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Bigfoot Questions and Answers Part 7

Many followers of the team know about the efforts we go through to research the Bigfoot. We go about things quite differently than most other Bigfoot organizations. One of our methods is we don’t chase the Bigfoot. I realized many years ago that the typical Bigfoot techniques were not producing results. It became quite obvious the Bigfoot were quite superior to humans in the forest. The only thing man had going for them was technology. The Bigfoot could out see, hear, smell, run, and hide than humans could. We were in their territory which they knew every tree, stone, and cave. Taking into account the vastness of the forest, it would be a futile effort to try to track or chase the Bigfoot.

Instead, I decided to try to intrigue them in such a manner they would come to me or my group, and one of the best ways to do that was through food. While out in the forest familiarizing ourselves, I located several abandoned apple orchards from old nonfunctioning homesteads from the early pioneer settlers. I noticed these areas were always active with numerous kinds of animals who came to eat the apples. I began to take care of these trees and within a couple of years, the production of apples had increased many fold. In turn, the animal activity increased. It was the perfect pace to set cameras. Reason being is not only could the Bigfoot eat the apples, but the large population of animals in the area made hunting much easier. This place was the place for animals and Bigfoot to come to eat or hunt.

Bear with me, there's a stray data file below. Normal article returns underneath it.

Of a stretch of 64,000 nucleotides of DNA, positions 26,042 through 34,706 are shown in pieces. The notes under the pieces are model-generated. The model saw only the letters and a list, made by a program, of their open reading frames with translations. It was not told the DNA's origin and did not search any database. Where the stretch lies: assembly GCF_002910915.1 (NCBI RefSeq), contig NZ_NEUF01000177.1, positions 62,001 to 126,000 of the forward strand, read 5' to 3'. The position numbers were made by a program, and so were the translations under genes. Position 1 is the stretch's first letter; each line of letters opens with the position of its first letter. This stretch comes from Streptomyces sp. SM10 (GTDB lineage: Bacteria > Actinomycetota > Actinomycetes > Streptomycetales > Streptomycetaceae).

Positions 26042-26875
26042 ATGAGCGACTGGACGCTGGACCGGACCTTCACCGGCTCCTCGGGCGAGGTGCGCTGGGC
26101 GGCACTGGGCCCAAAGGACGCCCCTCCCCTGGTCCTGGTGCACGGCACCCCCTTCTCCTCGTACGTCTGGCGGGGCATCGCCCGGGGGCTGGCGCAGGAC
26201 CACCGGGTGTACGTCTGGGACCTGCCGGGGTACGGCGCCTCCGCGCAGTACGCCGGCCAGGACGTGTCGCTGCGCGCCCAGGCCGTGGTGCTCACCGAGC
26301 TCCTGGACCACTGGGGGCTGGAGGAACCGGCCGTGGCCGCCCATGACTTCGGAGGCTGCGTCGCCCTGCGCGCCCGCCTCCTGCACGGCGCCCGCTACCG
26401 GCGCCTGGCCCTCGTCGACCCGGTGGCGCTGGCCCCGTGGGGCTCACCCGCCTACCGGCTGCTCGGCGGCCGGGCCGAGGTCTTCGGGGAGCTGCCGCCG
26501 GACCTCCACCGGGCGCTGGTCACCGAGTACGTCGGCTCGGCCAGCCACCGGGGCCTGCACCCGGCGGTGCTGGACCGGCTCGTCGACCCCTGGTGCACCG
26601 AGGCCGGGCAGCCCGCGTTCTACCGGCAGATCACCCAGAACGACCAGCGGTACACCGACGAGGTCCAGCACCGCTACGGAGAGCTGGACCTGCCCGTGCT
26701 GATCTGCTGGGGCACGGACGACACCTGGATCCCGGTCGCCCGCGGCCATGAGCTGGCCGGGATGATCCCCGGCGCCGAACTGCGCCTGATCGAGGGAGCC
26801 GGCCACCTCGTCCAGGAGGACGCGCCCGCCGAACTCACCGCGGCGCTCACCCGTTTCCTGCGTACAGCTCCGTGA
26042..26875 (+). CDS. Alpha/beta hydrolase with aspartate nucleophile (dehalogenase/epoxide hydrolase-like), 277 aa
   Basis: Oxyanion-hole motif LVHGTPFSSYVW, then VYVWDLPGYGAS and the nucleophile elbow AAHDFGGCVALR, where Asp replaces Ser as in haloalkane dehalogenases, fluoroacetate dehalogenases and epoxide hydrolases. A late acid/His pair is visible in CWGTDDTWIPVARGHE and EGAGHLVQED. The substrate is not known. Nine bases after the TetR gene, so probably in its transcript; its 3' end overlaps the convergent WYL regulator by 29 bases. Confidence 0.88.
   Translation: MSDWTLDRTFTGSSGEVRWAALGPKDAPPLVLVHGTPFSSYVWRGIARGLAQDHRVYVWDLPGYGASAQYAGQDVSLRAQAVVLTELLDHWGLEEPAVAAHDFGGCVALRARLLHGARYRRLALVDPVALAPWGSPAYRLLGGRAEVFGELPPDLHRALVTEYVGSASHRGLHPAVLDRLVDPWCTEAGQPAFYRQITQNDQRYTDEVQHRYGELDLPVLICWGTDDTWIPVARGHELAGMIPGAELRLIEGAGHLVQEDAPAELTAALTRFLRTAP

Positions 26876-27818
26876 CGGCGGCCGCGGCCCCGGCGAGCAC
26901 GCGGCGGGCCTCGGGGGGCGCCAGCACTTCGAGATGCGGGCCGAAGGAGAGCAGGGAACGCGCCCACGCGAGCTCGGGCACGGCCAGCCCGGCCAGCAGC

I called this effort the Bigfoot Garden of Eden Project. It wasn’t long before I found the apple trees from the orchards had propagated several generations of apple seeds down the creeks. This was done by animals eating the apples and then depositing the seeds near the creeks when they came for water. This inspired me to catalog all of the locations of these trees which in turn yielded up the locations of several other orchards. I started caring for these trees also.

Eventually, the project included berry bushes, grapes, and various other indigenous fruit/vegetable producing plants. Things were progressing very well. Not only were the animals of the area benefiting, but so were the humans. The humans started showing up to harvest the free apples, berries, and plants, and this made me rethink the project. I decided to start planting the indigenous trees and plants in various places in which humans were less likely to frequent to harvest fruit. Again, the project was going well.

Then there came the fire. It was supposed to be a controlled fire, but the wind caught it and it spread through the area. A major portion of the area burned along with the apple trees and food sources. I watched the area for over a year to see if the area would recover or if the Forest Service would replant. It did not happen. It is still full of charred and burnt tree stumps and the only thing thriving is the Black Locus bushes which are nothing but thick, thorn filled bushes.

I was asked if I was going to replant the apple trees, and food sources for the surviving animals. For now, the answer is NO. Anything growing new is almost immediately eaten by the animals. And, I have no jurisdiction or permission to plant anything in the forest. However, if I do replant or continue the project it will be by invitation and/or on private property. The reason being is the forests are no longer public domain. They belong to the Forest Service or the State. And, the act of playing “Johnny Appleseed” is highly frowned upon by government agencies. If they would allow such reforestation, I would be very willing to do my part. However, I am looking for private land parcels where the owners would allow me to start a new Bigfoot Garden of Eden.

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